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Meet the 23-year-old who launched her own game company to teach people about systems of oppression

“You can receive all the information without the pressure of feeling like you don’t know enough.”

Toiell Washington Courtesy of Toiell Washington

It was a game that sparked Toiell Washington’s interest in math. 

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She’d been struggling with the subject in third grade, so much so that she was held back to repeat the year. But after discovering an online math game, she found herself engaging more and more with the work. 

Unlike her previous math lessons, it was fun and competitive, she told Boston.com. 

She did so well that she ended up becoming advanced in math for the rest of her time in school, doing work in the subject beyond her grade level up through high school.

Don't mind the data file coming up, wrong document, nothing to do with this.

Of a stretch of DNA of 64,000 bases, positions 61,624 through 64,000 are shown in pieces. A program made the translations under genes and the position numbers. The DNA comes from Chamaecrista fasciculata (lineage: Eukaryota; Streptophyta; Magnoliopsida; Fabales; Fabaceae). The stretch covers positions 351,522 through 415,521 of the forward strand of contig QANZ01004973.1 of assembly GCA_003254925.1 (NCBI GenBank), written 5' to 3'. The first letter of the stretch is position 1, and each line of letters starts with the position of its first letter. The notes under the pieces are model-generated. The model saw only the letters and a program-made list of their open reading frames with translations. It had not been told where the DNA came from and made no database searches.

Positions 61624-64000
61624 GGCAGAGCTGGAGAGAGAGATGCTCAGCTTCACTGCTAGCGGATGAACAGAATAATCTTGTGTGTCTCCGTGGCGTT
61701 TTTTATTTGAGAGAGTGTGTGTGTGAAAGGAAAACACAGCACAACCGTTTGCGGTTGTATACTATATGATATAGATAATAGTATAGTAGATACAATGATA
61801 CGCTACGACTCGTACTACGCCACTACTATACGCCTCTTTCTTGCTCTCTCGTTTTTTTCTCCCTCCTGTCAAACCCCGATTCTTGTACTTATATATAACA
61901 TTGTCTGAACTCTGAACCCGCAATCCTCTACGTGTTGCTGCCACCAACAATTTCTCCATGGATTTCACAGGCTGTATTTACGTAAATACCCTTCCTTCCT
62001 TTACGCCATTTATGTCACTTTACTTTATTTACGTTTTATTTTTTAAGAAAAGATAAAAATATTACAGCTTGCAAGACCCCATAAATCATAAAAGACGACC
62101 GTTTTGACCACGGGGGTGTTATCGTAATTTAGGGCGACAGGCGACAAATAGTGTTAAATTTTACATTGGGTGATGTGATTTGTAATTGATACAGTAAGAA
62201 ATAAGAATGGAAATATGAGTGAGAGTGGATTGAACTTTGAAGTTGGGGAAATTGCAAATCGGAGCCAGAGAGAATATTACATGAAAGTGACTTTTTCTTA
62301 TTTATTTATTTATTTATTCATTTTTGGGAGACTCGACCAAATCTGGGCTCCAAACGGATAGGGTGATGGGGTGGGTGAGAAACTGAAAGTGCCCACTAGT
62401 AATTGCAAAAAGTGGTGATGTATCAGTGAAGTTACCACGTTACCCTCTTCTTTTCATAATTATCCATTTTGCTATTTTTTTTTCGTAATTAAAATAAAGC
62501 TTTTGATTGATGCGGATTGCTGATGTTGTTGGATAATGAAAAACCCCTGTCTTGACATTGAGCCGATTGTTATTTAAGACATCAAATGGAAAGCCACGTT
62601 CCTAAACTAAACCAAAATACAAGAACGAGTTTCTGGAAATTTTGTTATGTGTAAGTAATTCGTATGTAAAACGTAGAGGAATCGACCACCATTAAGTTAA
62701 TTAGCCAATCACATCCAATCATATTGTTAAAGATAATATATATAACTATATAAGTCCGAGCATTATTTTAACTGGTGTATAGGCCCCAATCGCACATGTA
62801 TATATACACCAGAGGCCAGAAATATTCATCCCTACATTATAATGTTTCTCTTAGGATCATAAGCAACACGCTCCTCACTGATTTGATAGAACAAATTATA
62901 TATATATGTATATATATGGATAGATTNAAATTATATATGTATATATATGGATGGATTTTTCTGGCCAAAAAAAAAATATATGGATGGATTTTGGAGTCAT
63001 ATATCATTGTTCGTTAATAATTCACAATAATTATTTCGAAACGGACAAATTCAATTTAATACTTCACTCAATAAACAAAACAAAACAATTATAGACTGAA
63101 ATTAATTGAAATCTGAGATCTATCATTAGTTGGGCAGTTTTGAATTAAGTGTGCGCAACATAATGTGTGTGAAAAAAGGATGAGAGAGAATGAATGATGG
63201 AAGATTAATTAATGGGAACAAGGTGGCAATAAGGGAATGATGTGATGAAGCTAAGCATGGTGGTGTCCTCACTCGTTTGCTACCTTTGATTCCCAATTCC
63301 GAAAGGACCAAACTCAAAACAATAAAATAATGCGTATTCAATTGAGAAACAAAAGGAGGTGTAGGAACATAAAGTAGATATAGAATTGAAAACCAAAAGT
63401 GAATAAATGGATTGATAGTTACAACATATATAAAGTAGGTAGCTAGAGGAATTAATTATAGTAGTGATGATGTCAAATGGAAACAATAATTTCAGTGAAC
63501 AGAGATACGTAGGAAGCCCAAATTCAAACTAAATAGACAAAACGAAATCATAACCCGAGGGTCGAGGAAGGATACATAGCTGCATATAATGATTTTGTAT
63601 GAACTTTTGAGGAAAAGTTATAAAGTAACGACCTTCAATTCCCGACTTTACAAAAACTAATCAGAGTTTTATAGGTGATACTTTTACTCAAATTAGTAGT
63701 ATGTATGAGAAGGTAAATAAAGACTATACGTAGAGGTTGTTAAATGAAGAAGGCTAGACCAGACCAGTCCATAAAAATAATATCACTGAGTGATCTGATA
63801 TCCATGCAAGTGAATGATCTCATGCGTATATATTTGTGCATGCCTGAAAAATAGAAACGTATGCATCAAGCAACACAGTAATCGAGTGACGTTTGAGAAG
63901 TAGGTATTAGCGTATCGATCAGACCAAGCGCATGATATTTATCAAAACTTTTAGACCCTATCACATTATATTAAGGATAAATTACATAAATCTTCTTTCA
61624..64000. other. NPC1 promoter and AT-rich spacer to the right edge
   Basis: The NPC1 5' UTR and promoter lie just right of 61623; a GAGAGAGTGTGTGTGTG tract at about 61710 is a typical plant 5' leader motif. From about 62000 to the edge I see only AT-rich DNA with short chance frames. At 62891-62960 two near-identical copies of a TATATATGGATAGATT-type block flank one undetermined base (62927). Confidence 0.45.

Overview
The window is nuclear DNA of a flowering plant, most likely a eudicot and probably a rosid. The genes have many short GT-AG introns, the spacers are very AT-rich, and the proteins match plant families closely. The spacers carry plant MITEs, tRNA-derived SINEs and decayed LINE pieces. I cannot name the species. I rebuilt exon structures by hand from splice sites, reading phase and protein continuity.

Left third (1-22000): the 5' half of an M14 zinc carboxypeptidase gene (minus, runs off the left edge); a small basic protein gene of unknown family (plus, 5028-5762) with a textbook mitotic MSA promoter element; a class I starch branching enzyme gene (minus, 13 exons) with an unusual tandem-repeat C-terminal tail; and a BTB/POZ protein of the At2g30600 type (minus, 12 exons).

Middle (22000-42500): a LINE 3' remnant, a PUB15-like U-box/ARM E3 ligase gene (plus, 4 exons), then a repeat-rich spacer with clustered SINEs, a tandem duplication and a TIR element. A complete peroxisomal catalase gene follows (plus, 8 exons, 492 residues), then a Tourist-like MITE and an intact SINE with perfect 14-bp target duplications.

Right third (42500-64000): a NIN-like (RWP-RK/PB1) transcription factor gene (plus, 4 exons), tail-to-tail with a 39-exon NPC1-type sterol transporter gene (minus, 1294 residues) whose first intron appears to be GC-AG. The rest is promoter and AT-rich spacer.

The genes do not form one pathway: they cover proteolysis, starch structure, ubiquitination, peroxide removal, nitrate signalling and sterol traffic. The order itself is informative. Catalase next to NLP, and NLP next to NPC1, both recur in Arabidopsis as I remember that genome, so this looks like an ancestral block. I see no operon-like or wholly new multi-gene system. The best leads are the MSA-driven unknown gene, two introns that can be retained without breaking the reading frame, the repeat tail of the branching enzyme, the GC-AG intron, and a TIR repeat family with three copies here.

The experience rooted in her a love for nontraditional learning, a passion that led her in 2021 to launch her own game company, The Master’s Tools.


Washington, a senior at Salem State University and co-founder of the community organization Black Boston, said that while she always had a passion for nontraditional learning and using games in education, she was moved to start her company this year by a confluence of factors. 

In part, she was inspired by seeing parents struggle during the COVID-19 pandemic with working from home and also trying to help keep their kids engaged with learning and virtual instruction.